RECORDS BROKEN &
VERY LITTLE CHANGE
The Earth Shook & Burn But
The World Only Moved Sideways
A year of extremes but no breakthroughs. Records of the wrong kind (U.S.’s longest armed conflict in Afghanistan and worst environmental disaster ever, highest temperature indexes in several regions of the world, increased infection diseases mortality rates in the Caribbean and Africa, and staggering drug trafficking casualties in Latin America) plagued the world, with the additional bonus of a certified freak: a snowstorm in the middle of the Australian summer.
But there was no progress in Israeli-Palestinian peace talks; no curbs on Iranian and North Korean authoritarian antics or scary nuclear ambitions; no meaningful proposals to solve political impasses in the Ivory Coast, Sudan, Rwanda, Nigeria or Zimbabwe.
Disturbing tactics did get deployed, though, by the world’s superpowers but with the only intention of curbing whistle blowers and freedom of information acts such as WikiLeaks. It gave civil rights activists of every stripe a chilling pause to see international law enforcement agencies going after them, the messengers, rather than pursuing leads to the purveyors of the terror message itself.
It’s not that the world somehow for a moment stopped being the irresistible magnet to such deranged agendas of domination and political zealotry it’s always been. It was sobering to watch some attempting with truculence, populism and posturing to do what only efficient and honest police work can deliver. It became increasingly harder to distinguish between those who do want to hurt us from the many in charge to protect us.
What undeniably transpired from the WikiLeaks episode may signal an unacceptable trend: a newly found taste for secrecy and exclusion by powerful military conglomerates.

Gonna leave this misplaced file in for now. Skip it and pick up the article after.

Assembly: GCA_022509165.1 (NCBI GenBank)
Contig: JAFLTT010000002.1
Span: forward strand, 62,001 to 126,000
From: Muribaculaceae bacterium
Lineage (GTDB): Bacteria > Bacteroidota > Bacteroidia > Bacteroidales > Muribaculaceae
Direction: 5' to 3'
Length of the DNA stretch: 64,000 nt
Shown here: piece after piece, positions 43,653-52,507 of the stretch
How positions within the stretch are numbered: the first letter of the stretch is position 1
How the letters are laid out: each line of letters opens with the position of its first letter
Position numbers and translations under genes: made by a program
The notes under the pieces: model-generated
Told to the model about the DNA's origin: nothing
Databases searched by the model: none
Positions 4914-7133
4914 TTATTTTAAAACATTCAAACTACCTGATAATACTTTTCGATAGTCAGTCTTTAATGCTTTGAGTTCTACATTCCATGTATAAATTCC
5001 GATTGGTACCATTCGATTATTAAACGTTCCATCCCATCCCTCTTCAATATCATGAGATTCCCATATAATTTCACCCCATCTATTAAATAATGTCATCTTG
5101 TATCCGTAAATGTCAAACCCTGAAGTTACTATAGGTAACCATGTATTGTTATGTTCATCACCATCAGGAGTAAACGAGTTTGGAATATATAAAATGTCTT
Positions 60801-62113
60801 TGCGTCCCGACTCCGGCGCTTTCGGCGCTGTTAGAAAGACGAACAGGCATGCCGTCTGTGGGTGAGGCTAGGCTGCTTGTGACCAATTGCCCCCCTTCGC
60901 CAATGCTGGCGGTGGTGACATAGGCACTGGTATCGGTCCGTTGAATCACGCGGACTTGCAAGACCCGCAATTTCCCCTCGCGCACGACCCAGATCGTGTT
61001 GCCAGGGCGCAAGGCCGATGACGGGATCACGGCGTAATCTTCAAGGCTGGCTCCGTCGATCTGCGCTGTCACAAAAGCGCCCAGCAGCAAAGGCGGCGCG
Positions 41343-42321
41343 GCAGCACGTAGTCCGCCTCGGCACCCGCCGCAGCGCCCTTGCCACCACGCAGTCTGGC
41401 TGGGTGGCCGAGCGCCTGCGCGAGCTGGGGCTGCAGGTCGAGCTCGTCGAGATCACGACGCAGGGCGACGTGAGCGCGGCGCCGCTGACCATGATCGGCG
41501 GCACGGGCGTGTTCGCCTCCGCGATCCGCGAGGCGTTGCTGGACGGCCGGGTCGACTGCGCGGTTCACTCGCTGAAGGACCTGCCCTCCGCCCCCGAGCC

There’s a hostile climate towards those who have the right and demand to be part of the decisions taken in their name and that’s intolerable.
The world’s is more than ever split along lines of record-making profits and increased unemployment and poverty. Two years after its biggest downfall, and partly rescued throughout the world by taxpayers and government fresh money, global financial concerns reemerged even more powerful.
So far, banks and unregulated financial institutions have eluded any enforceable accountability for the catastrophic lost of wealth its products caused to investors, and remain in the position to dictate legislation favorable to its interests anytime it’s necessary. Calls for greater government oversight to curb and monitor their business models remain in planning stages at best and may wind up not having any law enforcement teeth to speak of.
On the other hand, U.S. and Western European middle and working classes have seen their purchase power rapidly dwindling and their ability to access the work force each time more limited. Higher health and professional training costs, along with increased restrictions to join organized labor have, in practice, put way too high a price stamp in the ability to land a job compatible financially and professionally with one’s previous experience.